The Sound Of Success
DLSS usually first “touches” the actual product when the CMO (or drug manufacturer) ships it to one of three third-party licensed facilities – totaling nearly a million square feet – in Memphis, Ontario (CA), or St. Louis. DLSS also handles patient requirements pre- and post-filling, and takes on the role of dispensing pharmacy and delivering product and care into the patients’ homes.
LaConte counts 10 strategic clients currently deploying their “Direct to Patient” program, but she won’t name any for confidentiality reasons. All told, DLSS has just under 200 clients on “long-term service contracts.” Total customer make-up is around 65% traditional pharma, 25% biotechs, and 10% med device.
She does mention a client with a therapy for Alpha-1. She says DLSS contributes to top-line revenue via a patient-retention rate 20% higher than standard in the industry. (To put that in perspective, assuming an annual, average therapy cost of $100,000 for a small launch-program of 300 patients, it could mean an additional million dollars in annual revenue.) For the Alpha-1 program, DLSS increased enrolled patients from an initial 1,500 to 4,000 over a multi-year initiative. The program is experiencing 96% patient compliance, 98% patient loyalty, and 98% patient satisfaction.
For another client with a product in the endocrine space that DLSS was brought in to manage, the first 30-day period of a patient program saw a 20% increase in actual tablets dispensed, and an 8% increase in compliance.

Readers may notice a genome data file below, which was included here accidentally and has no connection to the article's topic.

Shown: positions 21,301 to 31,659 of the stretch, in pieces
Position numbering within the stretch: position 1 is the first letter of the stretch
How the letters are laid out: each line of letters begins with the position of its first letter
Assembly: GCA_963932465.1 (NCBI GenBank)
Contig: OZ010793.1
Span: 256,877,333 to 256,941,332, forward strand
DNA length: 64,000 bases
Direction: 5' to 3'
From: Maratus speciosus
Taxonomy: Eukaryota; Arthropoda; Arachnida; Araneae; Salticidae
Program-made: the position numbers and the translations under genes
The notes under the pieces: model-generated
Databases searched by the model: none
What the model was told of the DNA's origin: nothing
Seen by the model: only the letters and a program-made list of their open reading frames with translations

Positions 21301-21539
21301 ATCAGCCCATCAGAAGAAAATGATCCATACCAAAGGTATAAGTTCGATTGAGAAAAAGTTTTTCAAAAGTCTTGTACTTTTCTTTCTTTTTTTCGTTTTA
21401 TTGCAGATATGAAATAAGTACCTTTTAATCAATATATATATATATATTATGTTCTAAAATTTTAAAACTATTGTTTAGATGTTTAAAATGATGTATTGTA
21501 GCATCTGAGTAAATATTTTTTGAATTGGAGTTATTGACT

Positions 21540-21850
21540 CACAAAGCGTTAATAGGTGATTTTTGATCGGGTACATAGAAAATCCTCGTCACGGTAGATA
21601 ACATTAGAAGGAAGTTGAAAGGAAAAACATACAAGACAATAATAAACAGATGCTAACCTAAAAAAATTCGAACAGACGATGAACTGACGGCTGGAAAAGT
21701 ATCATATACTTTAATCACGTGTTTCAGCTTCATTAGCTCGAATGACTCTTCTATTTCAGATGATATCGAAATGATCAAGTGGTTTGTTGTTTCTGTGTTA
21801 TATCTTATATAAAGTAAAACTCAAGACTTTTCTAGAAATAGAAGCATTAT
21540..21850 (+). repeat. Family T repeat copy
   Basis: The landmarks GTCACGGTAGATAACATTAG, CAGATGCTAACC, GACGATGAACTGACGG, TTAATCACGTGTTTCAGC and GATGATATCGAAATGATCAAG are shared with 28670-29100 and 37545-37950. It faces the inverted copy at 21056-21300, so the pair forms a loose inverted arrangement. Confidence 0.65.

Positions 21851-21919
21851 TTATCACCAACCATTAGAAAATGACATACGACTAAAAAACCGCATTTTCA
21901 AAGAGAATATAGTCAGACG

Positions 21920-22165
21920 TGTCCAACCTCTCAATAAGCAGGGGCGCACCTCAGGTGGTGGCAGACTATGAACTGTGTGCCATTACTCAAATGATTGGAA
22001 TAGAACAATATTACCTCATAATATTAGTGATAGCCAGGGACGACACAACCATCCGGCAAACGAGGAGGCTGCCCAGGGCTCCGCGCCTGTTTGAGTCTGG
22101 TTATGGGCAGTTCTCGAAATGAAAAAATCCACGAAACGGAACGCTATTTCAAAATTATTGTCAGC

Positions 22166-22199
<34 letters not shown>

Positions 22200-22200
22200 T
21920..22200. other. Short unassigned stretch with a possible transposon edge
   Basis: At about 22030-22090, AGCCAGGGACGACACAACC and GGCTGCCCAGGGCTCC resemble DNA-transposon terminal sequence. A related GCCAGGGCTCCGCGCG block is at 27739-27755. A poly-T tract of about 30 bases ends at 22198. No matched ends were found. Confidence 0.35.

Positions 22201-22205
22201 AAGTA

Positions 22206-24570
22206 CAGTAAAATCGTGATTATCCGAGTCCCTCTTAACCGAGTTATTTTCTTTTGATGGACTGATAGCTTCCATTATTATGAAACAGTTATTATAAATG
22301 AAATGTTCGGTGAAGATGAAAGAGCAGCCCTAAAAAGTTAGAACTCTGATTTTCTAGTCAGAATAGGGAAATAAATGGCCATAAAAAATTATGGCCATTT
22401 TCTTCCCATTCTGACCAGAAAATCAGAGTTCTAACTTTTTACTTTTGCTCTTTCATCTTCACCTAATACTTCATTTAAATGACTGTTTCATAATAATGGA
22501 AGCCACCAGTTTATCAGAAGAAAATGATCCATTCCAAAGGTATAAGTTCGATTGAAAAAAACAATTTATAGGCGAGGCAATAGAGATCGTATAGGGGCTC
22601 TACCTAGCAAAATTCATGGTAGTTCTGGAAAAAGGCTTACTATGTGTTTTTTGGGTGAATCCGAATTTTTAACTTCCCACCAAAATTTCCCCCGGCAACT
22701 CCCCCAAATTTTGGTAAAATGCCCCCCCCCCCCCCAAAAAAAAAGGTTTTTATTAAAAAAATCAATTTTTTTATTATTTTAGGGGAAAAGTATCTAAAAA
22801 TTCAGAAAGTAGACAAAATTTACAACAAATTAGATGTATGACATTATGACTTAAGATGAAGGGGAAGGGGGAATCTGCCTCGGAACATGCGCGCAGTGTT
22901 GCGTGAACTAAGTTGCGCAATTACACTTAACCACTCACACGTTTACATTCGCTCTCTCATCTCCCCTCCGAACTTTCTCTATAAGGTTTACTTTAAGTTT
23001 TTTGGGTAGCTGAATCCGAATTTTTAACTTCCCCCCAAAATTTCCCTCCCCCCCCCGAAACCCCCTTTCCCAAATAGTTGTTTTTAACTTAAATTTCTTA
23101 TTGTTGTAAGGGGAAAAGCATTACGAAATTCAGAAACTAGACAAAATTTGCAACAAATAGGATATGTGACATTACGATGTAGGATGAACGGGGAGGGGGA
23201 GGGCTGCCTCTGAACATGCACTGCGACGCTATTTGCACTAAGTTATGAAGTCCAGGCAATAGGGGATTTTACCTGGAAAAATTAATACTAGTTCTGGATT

Overall, LaConte says her clients experience “an average channel margin-savings of 17%.”
That’s an efficiency, if repeatable and sustained, able to serve notice to every corner of the healthcare industry … and delight drug-makers and consumers. Correctly measuring, and making public, the value that these efficiencies bring to the entire healthcare system are both vital activities. I for one would like to see DLSS and some of its Pharma clients provide us with detailed case studies to aid in this cause to streamline health care.
In fact, CEO LaConte might have intuited a sympathetic ear as we went through our conversation, and if so she is correct. I’ve written that the healthcare system suffers not specifically because of Pharma’s drug prices, but rather because of an overweight and unresponsive system of intermediaries, and government interference. I’ve also written that the widening and growing role of outsourcing – in all its forms – is a part of the solution, and again, should be better publicized.
That’s not to say the consolidation of companies into super-companies, or even that the DLSS model, is inherently the best path forward. The major consolidation in healthcare intermediaries – Aetna and Humana just the most recent attempt – would seem to raise more concern for the potential of higher prices and less control for consumers. Many of these mergers seem headed in the wrong direction for an age of precision medicine, and counter to basic principles of free-market economics. But if companies like DLSS can find new models that successfully reduce complexity and cost while increasing patient outcomes, it should spur more industry executives to think like LaConte.
Sign up for updates straight to your inbox.